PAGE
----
Although there are moments when This Is Where I Leave You is charming, funny, interesting, even poignant, it’s generally a mess. In fact the movie is such a mess that it's tempting to think that the makers confused narrative drama with dramatic structure, and therefore found it perfectly natural to let the structure be as loose as everything else in the movie. There are insane things that happen in this movie, and they seem to be happening for the sheer insanity of it. It’s about four adult siblings who come together after the death of their father. The matriarch—played by Jane Fonda—gathers them together in her large New England home for Shiva, the seven-day period in the Jewish faith during which family members officially mourn the passing of a loved one.
The film has an attractive cast: Jason Bateman, Tina Fey, Adam Driver, Rose Byrne, Corey Stoll, Connie Britton, Timothy Olyphant, Dax Shepard, Ben Schwartz, and of course the great Jane Fonda. But in order to have so many big names and big stars, you need a lot of big parts. And that’s probably where This Is Where I Leave You loses its way. It has too many characters, all of whom are required to have multiple scenes of inner-crises spilling out into the open.
For instance, Jason Bateman’s character, Judd, who walks in on his wife and his boss during a vigorous round of love-making in his own bed. (The wife later finds out she’s pregnant, but that it’s Judd’s baby, not the boss’s.) Wendy (Fey) is the bossy big sister who possesses a sometimes charming, sometimes grating, know-it-all quality. She too has problems: namely a husband who’s too busy with work to pay attention to his wife and children. Paul (Stoll) is the responsible eldest sibling. He and his wife Anne (Kathryn Hahn) are having trouble conceiving. And then there’s Philip (Driver), the baby sibling who never grew up. The actors are adept enough to make it work at least half the time, but these are pretty tried-and-true character types torn right out of the pages of a sitcom script.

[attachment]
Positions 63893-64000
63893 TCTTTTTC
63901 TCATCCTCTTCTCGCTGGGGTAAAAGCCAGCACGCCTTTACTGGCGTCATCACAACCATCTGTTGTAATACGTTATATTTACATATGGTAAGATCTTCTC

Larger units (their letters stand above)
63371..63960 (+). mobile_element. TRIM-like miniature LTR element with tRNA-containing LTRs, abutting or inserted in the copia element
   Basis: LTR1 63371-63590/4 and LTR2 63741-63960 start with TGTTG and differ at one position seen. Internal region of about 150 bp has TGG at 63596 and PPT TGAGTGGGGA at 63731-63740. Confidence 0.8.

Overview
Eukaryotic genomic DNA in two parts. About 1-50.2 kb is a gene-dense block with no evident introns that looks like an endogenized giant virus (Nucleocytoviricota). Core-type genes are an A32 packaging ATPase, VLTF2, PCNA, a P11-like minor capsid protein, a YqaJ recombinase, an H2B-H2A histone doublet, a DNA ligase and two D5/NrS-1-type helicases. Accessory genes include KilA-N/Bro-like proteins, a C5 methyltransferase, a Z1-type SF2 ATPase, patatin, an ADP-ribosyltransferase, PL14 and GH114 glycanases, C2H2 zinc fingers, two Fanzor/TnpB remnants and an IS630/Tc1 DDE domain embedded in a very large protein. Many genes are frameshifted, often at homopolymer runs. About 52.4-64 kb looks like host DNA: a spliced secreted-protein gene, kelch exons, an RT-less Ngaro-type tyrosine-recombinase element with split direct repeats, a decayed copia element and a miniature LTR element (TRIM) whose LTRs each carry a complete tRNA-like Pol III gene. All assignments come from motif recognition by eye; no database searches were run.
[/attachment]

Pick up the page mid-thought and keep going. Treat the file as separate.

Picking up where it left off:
That’s another problem. This is a sitcom comedy-drama movie, and it represents an increasingly distinct genre of films that typically have mixed results. They do give traditionally comedic actors a chance to cry on screen and look puffy and unattractive. And, like any well-behaved sitcom, the serious moments are always punctuated with something funny. It’s not wrong to do that, but it also seems sort of cheap to stifle every dramatic moment with an easy laugh (frequently derived from Jane Fonda’s enormous breast implants, which trigger intense anxiety in all of her children, especially as she presses their faces against her plastic bosoms while consoling them, as she is wont to do). Then again, these dramatic moments aren’t so important or revealing or original that they can’t be improved with a little comedy.
Actually, the saving grace in this film is the dippy character played by Rose Byrne. She’s a girl from Judd’s past, and their relationship is rekindled in the usual ways you expect from this kind of thing: boy meets girl, boy remembers girl from adolescent years, boy and girl have good memories of each other, boy shows up at girl’s work—a skating rink—where they skate and talk while Cyndi Lauper’s “Time After Time” spills over them from the speakers above. It’s not a particularly original romance, but it’s sort of enchanting to see Jason Bateman and Rose Byrne just hanging out, especially when the rest of the movie feels like a competition to see how many problems can be crammed into two hours of film.
This Is Where I Leave You isn’t really offensive in its quest to be the latest dramedy (or a light-hearted version of August Osage County), but it is disappointing. The director, Shawn Levy, and the screenwriter, Jonathan Tropper (who adapted his own novel), seem to be clutching at fragments of two different genres and then cramming them onto the same canvas. It helps if you’re a fan of Jason Bateman and Tina Fey, although it may not help to see them wasted in middling material. But Bateman carries the film well, and Fey is capable of real pathos. It’s perhaps most depressing to see Jane Fonda turning such tricks in a movie theater. She’s funny, but she hardly gets to do anything that isn’t surface-level, lowest common denominator humor.
Adam Driver has probably the most appealing part, but then that makes sense: he’s the stereotypical fun-loving youngest sibling, the one who’s also a perpetual screw-up. And of course, he’s vested with lots of unintentional bits of wisdom, all of them obliviously aimed at teaching the other siblings that their lives are just as messy as his. But if the film weren’t so careful in its adherence to certain character types, it might be funnier, more inventive. As it is, it’s a predictable, sometimes even boring, family drama that’s bolstered by the appeal of its considerable talent.